Monday, February 25, 2008 :::
At the coffee shop near my house there is a "community journal" that asks a generic question on a daily basis and invites the coffee shop patrons to answer in participation. The other day the question was "Who do you think will win the Oscar for Best Picture?" to which the lone written answer was Hairspray, a film which wasn't even in the running, which I guess says a lot about my neighborhood. So while I waited for my tea to brew, I decided to flip through the journal to read the previous questions and answers to see if they were equally inspiring. That's when I came across the question "What is the bravest thing you've ever done?" The answers from those participating went something like this:
- Had a kid
- Had a baby
- Went to college
- Bought a car
- Had a baby
- Had a baby
- Had a kid
- Had a baby
- Wore a sleeveless dress
- Had a baby
I instantly felt bad for the obviously fat-armed participant who mustered up the guts to wear a sleeveless dress, because if that was indeed the bravest thing she's ever done then she either has the most boring life ever or mutant shoulders. I suppose it could have been written by a man, and that's where the bravery part comes in. I dunno.
But I was a little confused about why having a kid was suddenly and ubiquitously considered a "brave" thing to do. I can concede that raising a kid can be a lot of work and is in some cases a sincerely selfless act, but I hardly think that succumbing to the innate biological imperative to reproduce - an imperative that 95% of the rest of the population also succumbs to - can be considered "brave". If that's the case, then we may as well hand out medals to everyone who is brave enough to breathe oxygen and walk on two feet.
But then I started to feel judgmental about those self-important babymakers, mostly because I couldn't instantly think of anything I've done that could seriously be considered braver than locking yourself into that lifetime commitment of having a kid. The results after I sat down to write my own bravery list were less than impressive:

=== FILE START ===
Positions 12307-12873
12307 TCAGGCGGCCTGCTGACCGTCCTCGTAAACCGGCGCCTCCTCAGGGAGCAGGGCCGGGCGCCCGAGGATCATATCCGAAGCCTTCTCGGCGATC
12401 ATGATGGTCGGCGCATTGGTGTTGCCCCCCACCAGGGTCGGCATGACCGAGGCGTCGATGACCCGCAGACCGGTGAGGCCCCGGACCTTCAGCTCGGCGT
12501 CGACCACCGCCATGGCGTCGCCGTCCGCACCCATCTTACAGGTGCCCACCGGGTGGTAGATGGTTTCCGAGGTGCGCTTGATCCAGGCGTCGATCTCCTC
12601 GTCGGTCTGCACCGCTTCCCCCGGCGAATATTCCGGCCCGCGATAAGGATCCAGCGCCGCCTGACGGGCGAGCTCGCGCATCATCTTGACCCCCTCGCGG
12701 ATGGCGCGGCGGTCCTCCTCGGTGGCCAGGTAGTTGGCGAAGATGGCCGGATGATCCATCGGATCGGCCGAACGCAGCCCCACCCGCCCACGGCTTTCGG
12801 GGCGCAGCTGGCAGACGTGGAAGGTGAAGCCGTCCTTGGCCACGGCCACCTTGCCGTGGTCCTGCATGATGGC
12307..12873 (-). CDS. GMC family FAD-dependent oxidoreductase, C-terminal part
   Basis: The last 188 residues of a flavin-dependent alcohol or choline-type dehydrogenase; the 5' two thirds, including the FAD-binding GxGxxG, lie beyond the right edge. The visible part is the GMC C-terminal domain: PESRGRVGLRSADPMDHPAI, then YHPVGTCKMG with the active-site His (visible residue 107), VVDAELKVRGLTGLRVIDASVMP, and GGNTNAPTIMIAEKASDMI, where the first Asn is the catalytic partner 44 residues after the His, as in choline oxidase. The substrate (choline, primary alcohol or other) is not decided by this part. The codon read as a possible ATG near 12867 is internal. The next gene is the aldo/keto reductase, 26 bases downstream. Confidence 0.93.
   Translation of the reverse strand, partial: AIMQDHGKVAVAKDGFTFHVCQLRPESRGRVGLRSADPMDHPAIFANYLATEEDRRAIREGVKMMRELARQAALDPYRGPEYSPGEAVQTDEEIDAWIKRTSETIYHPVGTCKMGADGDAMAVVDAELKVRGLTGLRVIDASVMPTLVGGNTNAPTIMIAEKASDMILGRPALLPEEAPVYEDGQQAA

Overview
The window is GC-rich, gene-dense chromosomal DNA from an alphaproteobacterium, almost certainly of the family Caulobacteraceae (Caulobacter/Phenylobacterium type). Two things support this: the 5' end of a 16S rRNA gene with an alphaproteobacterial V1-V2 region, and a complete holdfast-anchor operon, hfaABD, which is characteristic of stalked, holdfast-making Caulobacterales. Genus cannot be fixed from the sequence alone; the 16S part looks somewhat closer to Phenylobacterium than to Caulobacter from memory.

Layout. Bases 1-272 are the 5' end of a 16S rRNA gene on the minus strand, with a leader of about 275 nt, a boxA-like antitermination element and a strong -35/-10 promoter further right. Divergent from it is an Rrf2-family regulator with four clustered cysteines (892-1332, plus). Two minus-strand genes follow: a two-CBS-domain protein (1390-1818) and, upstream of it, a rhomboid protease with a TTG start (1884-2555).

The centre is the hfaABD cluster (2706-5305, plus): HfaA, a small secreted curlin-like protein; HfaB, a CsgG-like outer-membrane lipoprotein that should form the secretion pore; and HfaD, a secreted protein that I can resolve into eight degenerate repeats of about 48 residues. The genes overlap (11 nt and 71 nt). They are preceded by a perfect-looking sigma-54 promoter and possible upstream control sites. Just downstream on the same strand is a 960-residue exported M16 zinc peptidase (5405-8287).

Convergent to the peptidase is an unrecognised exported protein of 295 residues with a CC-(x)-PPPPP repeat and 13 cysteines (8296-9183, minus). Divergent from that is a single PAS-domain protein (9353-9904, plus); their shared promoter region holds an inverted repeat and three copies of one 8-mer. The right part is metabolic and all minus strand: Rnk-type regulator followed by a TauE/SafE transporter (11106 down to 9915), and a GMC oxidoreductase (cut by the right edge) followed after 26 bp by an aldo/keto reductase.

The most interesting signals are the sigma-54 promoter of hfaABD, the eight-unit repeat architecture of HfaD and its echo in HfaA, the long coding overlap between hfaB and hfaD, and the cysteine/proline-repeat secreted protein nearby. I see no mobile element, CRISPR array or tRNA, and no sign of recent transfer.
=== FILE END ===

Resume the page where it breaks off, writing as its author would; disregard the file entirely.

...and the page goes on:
- Figured out how to ride the Eurail train in Germany
- Walked home drunk through the Minneapolis ghetto at 3am
- Quit my stable corporate job to work at a risky startup
- Approached Lindsay Lohan in an Eyeglass Store
- Ate foie gras
- Um... ran a 5k?
Lame indeed. But what really counts as being "brave" these days anyway? Combat in Iraq? Skydiving? Cold Water Rescue? The Iditarod? If that's what it takes to be considered brave then you can count me out. And in that case, I guess it's a good thing to actively lower the standards for what can and cannot be labeled as a brave act. So let's give it up for those brave babymakers:
Hip, hip, hooray!
::: posted by dan at 6:38 PM :: [ link ] :: (19) comments
19 previous comments:
Almost any moron can have a baby, people prove that every day!
Look at the Federline/Spears duo.
By , at 12:07 PM
I once asked some vicious looking teenagers to be quiet during a movie that was playing in a theater in a questionable part of town. That was brave. Iím pretty sure my boldness was compliments of PMS. Normally Iím really passive aggressive with my comments, directing them loudly in the general direction of cankles after she cut the line at the 5*8.
By , at 2:26 PM
Great now I have to be mad at you for a few days...
Deciding to raise a baby and deal with the overwhelming responsiblity of doing a good enough job by the baby, feeling the pressure of providing it a good enough upbringing so that the baby can grow to be a content and happy person with ambition,compassion that can make a contribution to the world is the scariest thing ever.